Waddell: No coaching change this season

Not every decision Don Waddell has made has been a good one. He’s in a
tough situation in Atlanta, but his inability to hold on to his top
players has to be alarming. He certainly tried his best with Ilya
Kovalchuk, and not every situation was his fault. His decision to not
make a coaching change before the end of the season, despite the
Thrashers most likely falling out out of the playoff hunt with a
six-game losing streak,
is one of his better ones.

Q. Will you make a coaching change between now and the end of the

A. No.

Q. Will that be something you would look at as part of the
end-of-year evaluation?

A. I think everything has to be evaluated. Obviously, if we don’t get
to where we want to be all positions need to be evaluated. It’s part of
the business. We all want to win and have success and make the playoffs
and if we don’t reach our goals that we feel were  attainable you have
to look at every avenue in the organization.

Too many times teams are quick to make coaching changes as they fight
the quest to win as soon as possible. It works for some teams — the
Penguins come to mind — but generally mid-season changes don’t so much
for an immediate change.

John Anderson is a good coach who has had incredible success at the
AHL level. He deserves to have the chance to not only continue to build
the team with Waddell, and at least deserves a shot to finish the
season. That is, of course, if Waddell and Anderson are still in Atlanta
next season.

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    Getzlaf didn’t love the ‘dead’ atmosphere at Coyotes game

    Martin Erat, Ryan Getzlaf
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    Ducks captain Ryan Getzlaf wasn’t impressed with at least two things last night in Arizona:

    1. His team’s performance in a 4-2 loss to the Coyotes.
    2. The atmosphere inside Gila River Arena, where the announced attendance was just 11,578.

    “It’s hard. When you come into a building … it’s dead,” Getzlaf told the O.C. Register. “Nothing against the fans. It’s hard to fill a big building like this and have the amount of people in it to build your energy. So you have to do it yourself. You have to be ready when you step on the ice. I thought we came out flat.”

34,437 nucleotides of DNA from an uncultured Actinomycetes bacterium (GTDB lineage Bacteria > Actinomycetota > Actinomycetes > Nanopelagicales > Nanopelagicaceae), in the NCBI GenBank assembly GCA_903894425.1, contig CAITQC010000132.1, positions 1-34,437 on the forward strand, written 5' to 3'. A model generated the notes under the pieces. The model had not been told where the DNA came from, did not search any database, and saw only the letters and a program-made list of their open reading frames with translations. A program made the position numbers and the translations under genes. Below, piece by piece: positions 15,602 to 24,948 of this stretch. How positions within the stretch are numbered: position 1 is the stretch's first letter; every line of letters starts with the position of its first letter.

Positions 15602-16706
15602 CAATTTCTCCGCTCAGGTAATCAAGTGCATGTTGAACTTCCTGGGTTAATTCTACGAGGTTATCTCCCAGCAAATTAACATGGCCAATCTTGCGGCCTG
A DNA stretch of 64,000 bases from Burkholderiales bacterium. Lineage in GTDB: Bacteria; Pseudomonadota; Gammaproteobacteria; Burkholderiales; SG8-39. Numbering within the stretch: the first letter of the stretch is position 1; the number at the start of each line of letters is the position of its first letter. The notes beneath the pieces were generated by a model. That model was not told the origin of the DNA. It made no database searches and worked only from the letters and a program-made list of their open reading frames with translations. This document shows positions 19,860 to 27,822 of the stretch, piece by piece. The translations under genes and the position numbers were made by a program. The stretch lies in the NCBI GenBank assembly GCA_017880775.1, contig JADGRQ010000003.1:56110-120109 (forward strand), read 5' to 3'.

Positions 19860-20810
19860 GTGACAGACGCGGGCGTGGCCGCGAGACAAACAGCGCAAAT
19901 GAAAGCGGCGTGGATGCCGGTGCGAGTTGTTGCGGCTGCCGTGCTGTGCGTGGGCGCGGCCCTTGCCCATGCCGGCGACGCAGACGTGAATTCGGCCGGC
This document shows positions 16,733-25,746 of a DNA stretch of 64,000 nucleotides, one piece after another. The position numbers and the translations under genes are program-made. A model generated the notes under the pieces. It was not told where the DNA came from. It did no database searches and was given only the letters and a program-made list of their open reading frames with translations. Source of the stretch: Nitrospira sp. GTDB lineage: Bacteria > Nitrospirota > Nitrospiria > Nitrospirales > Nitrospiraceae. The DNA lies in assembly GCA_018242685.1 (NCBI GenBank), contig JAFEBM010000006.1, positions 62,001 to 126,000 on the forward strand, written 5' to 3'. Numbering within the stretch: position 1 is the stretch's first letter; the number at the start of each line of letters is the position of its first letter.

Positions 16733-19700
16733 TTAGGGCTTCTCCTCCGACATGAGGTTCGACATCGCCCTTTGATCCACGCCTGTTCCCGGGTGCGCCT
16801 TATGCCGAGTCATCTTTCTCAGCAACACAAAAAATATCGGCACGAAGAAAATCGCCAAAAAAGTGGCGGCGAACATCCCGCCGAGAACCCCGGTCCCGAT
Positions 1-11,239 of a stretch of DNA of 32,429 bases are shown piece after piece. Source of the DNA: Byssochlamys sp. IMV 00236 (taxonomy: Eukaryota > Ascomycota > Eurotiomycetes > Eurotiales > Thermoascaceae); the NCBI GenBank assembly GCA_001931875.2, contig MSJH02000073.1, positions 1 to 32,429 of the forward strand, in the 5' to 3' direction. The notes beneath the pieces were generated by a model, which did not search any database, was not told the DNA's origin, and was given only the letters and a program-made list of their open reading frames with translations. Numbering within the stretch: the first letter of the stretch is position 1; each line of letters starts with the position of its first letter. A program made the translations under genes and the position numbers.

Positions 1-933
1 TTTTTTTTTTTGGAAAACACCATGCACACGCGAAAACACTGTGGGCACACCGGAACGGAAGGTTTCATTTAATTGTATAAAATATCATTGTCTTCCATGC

Anaheim’s record fell to 8-11-4 with the defeat.

    The Coyotes’ average attendance also fell, to 13,144 in eight games.

    Jarred Tinordi becomes the latest youngster to be sent to the AHL for ‘conditioning’

    Jarred Tinordi, Brendan Gallagher
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    Like Frank Corrado (see here), Tomas Jurco (see here), Stanislav Galiev (see here), and Patrik Nemeth (see here) before him, Canadiens defenseman Jarred Tinordi is off to the AHL for a conditioning stint.

    Tinordi, 23, has yet to play a single game for the Habs this season; however, because he’s no longer exempt from waivers, the former first-round pick has remained on Montreal’s roster.

    It’s an issue that’s received a good deal of attention lately. Some believe the league should do something about it, lest more young players get “stuck” in the NHL.

    Tinordi will only be allowed to spend two weeks in St. John’s, as per the rules of his conditioning loan.

    Safe to say, if you’re an NHL general manager who thinks Tinordi still has potential, Marc Bergevin would welcome your best offer.

    Stars place Lehtonen on IR, call up Campbell and Nemeth

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    Kari Lehtonen will miss at least a few games with the upper-body injury he suffered the other night against Ottawa. The Dallas Stars announced today that they’ve placed the 32-year-old goalie on injured reserve, retroactive to Tuesday.

    With Lehtonen out, Jack Campbell has been called up from AHL Texas to be Antti Niemi‘s backup. The Stars host Vancouver Friday, with a game at Minnesota Saturday.

    Campbell, the 11th overall pick in the 2010 draft, has struggled in the AHL this season, going 3-3-0 with an .873 save percentage.

    The Stars have also recalled defenseman Patrik Nemeth after the 23-year-old completed his 14-day conditioning assignment.

    Related: Campbell credits ECHL stint for turning his game around

    Gleason ends tryout with ‘Canes

    Tim Gleason, David Desharnais
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    Tim Gleason has likely played his last NHL game. The 32-year-old defenseman has informed the Carolina Hurricanes that he no longer wishes to continue his professional tryout.

    “Tim informed us today he wasn’t going to continue to pursue his tryout,” said GM Ron Francis, per the club’s website. “He looked and felt good physically, but didn’t feel up to the grind of the NHL mentally.”

    Gleason started last season with Carolina before he was traded to Washington in February.

    In his career, he’s played 727 NHL games, plus 32 more in the playoffs.